Here is E.
Tuesday, November 06, 2007
I’m going to give you two of my book recommendations and I am hereby soliciting yours. It’s not like in my in my dark days a few years ago where I refuse to read anything remotely sad, but I’m looking for books where the star crossed lovers do not attempt suicide via sled. Because, frankly, when that happens, you’ve lost me as a reader, and I no longer care that you get what you deserve in the end. (If you haven’t read that one and want the recommendation, e-mail me). Okay, first on the list is Peace Like a River by Leif Enger. I feel like it hasn’t gotten the praise it deserves, but it is beautifully written, a story that’s easy to get caught up in even though when you read a synopsis you might not think so, and, at the end, you don’t want to stab your own eyes out.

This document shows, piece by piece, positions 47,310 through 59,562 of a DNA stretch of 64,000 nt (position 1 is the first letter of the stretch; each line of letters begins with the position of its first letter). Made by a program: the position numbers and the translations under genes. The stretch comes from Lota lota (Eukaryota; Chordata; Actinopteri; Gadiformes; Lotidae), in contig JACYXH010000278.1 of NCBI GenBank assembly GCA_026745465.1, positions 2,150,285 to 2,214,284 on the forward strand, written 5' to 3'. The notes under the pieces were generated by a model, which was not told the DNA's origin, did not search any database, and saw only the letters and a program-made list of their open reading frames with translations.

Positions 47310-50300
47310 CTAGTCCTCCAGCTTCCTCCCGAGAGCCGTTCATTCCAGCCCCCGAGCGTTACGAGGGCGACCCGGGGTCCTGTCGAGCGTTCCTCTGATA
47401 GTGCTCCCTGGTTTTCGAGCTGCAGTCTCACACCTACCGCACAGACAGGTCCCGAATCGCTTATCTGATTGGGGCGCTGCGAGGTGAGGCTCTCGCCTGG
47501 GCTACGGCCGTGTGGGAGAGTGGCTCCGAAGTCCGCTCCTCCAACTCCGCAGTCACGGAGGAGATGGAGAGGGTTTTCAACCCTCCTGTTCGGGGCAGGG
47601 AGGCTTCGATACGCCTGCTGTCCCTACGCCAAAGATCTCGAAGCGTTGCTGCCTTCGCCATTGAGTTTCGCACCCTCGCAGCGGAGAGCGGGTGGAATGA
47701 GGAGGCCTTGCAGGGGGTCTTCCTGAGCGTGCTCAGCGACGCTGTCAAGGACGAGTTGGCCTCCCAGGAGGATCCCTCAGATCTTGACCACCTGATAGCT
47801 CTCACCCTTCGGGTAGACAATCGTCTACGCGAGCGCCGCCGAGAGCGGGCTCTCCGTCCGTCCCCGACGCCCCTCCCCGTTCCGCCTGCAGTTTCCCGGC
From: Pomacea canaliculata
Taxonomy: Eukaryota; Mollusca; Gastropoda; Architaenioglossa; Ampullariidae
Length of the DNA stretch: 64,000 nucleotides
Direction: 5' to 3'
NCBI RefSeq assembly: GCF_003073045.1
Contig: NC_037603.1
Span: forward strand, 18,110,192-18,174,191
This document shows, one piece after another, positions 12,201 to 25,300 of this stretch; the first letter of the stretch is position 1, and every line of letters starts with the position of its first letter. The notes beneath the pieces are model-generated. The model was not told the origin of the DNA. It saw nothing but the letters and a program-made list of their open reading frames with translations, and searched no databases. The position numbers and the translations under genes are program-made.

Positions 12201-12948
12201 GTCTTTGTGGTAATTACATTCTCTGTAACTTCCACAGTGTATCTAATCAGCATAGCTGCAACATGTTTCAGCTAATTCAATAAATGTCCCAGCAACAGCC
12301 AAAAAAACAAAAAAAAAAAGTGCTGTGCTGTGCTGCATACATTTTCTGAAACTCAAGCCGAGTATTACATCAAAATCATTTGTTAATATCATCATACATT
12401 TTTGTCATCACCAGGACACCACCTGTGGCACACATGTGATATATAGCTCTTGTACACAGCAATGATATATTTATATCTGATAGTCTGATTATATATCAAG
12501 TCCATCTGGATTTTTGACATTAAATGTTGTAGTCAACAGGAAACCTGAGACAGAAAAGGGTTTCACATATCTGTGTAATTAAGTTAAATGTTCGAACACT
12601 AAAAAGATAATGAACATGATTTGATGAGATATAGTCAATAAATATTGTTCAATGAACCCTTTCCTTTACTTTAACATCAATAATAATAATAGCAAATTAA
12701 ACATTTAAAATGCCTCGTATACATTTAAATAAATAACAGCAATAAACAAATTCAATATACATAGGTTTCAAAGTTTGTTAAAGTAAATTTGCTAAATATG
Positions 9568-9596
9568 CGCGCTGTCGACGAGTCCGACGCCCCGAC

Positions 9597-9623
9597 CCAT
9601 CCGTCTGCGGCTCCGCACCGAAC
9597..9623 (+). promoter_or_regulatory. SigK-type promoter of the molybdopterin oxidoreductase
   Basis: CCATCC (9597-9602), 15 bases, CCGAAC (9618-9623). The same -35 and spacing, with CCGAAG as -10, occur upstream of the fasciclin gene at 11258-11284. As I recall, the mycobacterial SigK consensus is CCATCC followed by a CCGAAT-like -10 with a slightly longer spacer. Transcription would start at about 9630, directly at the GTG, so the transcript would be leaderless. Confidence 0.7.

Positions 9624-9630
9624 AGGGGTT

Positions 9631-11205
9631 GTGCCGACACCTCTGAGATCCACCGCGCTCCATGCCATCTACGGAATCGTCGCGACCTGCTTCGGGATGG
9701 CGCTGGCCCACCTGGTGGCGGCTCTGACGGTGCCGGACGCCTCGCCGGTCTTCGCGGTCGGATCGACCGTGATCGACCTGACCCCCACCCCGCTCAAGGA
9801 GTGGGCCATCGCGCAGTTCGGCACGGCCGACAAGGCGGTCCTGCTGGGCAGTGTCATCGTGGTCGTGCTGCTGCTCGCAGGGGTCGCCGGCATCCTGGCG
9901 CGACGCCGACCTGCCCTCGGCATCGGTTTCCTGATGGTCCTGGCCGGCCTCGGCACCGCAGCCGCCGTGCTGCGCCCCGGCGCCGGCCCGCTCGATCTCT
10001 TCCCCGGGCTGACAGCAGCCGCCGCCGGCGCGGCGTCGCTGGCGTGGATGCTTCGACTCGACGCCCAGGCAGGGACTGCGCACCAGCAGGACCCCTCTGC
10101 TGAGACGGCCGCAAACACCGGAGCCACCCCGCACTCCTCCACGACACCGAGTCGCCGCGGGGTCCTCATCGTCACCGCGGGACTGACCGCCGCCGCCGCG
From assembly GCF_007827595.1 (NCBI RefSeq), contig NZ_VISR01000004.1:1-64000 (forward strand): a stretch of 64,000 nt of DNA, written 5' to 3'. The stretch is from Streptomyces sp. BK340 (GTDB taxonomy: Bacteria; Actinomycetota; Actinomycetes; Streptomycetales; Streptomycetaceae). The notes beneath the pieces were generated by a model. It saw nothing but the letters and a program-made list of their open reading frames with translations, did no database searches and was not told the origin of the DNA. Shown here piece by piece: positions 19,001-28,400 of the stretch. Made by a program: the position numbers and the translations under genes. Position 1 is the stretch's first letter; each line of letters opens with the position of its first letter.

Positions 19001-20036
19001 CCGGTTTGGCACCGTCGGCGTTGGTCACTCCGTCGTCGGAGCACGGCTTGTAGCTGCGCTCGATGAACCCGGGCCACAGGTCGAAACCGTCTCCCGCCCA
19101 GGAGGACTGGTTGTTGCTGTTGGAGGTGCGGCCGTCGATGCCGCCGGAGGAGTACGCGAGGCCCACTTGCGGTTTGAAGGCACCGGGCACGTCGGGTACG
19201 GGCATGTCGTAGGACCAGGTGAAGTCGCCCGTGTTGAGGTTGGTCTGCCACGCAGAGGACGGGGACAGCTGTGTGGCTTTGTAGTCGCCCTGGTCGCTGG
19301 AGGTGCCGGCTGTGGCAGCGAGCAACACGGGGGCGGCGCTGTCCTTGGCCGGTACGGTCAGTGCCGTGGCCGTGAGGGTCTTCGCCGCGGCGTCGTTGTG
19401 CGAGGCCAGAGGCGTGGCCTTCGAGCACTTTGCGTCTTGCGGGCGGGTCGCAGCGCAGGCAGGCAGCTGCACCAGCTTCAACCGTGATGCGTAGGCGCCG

Second is Cry, the Beloved Country by Alan Paton. As loathe as I am to suggest a book that’s been on Oprah’s book list, and everything I said about Peace Like a River is true of it as well. Now it’s your turn. Suggest your favorite work of fiction that everyone in the world hasn’t read (Narnia, Tolkien, Harry Potter) and tell me why I’ll like it. I’ll send the person who recommends the one I end up liking best a special present I haven’t decided on yet.